Queen Victoria declared it Australia's first inland city way back in 1863, but many may wonder what happened to Goulburn's growth ?
Goulburn Mulwaree mayor Bob Kirk is on a mission to get Goulburn back on the development map.
Quite often, Wagga Wagga, Tamworth, Dubbo and Albury are paraded as the big inland centres in NSW, and Goulburn rarely gets a mention despite strong rail and road links. It is also surrounded by prime agricultural land and a multitude of rural pursuits.
Its population just nudges 30,000. The council says it actually will need 3000 new homes by 2040 - so that will mean at least 10,000 extra people. That's a city on the move.
As the exodus to the regions grows, Goulburn is under housing pressure, not just from people pushed out of Canberra's expensive housing market, but also from Sydney treechangers. Already about 1000 Goulburn residents commute to Canberra by road each working day, the council estimates.
Inevitably, the demand for new housing needs to be met, and Councillor Kirk and his council put together a future plan to the NSW Government, detailing how 3000 homes will be needed in the next 20 years.
But in a letter to NSW Premier Gladys Berejiklian, Cr Kirk has highlighted how the state government has no plan for extra schools, better roads and more jobs for Goulburn.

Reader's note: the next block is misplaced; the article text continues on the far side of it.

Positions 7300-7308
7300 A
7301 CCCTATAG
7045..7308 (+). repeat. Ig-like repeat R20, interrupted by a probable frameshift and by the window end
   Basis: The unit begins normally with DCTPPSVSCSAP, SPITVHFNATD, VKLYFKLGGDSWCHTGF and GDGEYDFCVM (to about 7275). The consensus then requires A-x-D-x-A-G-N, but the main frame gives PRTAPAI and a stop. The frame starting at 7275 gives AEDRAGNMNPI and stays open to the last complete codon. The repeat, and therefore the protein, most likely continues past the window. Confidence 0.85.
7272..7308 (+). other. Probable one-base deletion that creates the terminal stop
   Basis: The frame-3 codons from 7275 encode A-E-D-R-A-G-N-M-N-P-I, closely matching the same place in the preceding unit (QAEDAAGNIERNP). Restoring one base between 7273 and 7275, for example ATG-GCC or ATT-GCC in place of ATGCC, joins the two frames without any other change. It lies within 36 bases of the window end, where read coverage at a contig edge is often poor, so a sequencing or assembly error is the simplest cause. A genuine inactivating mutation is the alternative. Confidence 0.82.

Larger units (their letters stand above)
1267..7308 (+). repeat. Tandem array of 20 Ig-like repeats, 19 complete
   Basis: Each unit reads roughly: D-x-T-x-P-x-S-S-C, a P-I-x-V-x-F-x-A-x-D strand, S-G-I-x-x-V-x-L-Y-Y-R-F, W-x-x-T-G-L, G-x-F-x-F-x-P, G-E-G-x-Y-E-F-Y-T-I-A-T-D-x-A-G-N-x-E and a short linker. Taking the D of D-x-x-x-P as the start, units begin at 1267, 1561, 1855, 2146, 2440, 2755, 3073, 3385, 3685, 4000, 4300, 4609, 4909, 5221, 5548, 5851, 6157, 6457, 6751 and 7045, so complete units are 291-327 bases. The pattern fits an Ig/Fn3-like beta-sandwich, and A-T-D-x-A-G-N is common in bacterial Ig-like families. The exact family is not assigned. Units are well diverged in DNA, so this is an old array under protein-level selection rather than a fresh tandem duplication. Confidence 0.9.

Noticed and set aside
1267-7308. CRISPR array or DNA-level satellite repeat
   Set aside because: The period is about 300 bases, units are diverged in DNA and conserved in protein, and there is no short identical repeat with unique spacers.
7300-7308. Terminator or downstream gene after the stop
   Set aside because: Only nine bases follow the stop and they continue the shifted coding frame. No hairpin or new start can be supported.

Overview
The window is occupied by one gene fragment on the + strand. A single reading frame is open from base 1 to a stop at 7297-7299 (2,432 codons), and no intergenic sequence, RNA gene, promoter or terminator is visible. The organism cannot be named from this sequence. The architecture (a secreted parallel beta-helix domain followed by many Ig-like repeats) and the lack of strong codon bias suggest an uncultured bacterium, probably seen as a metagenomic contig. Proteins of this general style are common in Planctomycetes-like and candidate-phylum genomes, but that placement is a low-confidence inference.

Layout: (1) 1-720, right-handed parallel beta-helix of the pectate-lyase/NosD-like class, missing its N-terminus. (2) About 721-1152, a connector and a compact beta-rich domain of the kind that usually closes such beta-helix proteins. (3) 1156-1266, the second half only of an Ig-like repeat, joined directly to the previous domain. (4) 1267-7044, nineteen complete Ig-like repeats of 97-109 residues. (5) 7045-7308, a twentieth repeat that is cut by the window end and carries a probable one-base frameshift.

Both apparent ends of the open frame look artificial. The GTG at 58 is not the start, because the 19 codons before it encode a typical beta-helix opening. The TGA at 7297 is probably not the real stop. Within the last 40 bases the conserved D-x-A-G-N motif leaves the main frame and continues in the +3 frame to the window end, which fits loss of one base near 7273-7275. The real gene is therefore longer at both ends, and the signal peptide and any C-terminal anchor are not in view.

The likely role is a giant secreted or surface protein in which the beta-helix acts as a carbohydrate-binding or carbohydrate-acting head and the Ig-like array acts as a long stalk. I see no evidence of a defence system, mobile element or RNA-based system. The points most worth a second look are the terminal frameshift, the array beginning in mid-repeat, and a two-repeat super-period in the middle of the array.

Inevitably, the urban crawl will head into farm land on Goulburn's northern outskirts. Some land has already been set aside for residential lots on council owned land on the Taralga Road. But that will be a small part of any major development in the future.
Cr Kirk says Goulburn has lost a number of major employment providers - state road and rail hubs have been diluted over the decades.
"We completed a housing strategy for the Government and told them we will need 3000 new homes for Goulburn and 500 for Marulan in the next 20 years," he said.
"This will mean 10,000 to 12,000 more people in the region," he said. "We've identified where Goulburn's housing growth will occur, and it will be to the north, in an area that is mainly small working farms at the moment. At some stage that agricultural land will turned into residential, but there are many hurdles to get through.
"Although we have provided that to the government we have not had any direction on how they will provide the new schools and upgrade the roads. So I've written to the Premier about it. All those existing schools up the north of Goulburn are full at the moment.
"We also need to know where the jobs will come from in the future. We need more employment creating businesses in Goulburn - we have lost so many over the years. All these things are creeping up on us and we just want to be ready for the growth (there's been about 1.5 per cent growth in each of the last 10 years). We are also getting a huge influx of people from Sydney and Canberra."
Cr Kirk said the existing southern rail line through Goulburn put businesses in a perfect position.
He'd given up on seeing the often touted very fast train rail link between Sydney and Canberra being built.
"All we want is a faster train," he said.
The council has also sent a submission to the NSW Agriculture Commissioner Daryl Quinlivan who is investigating how planning laws and the powers of council can be better regulated and improved.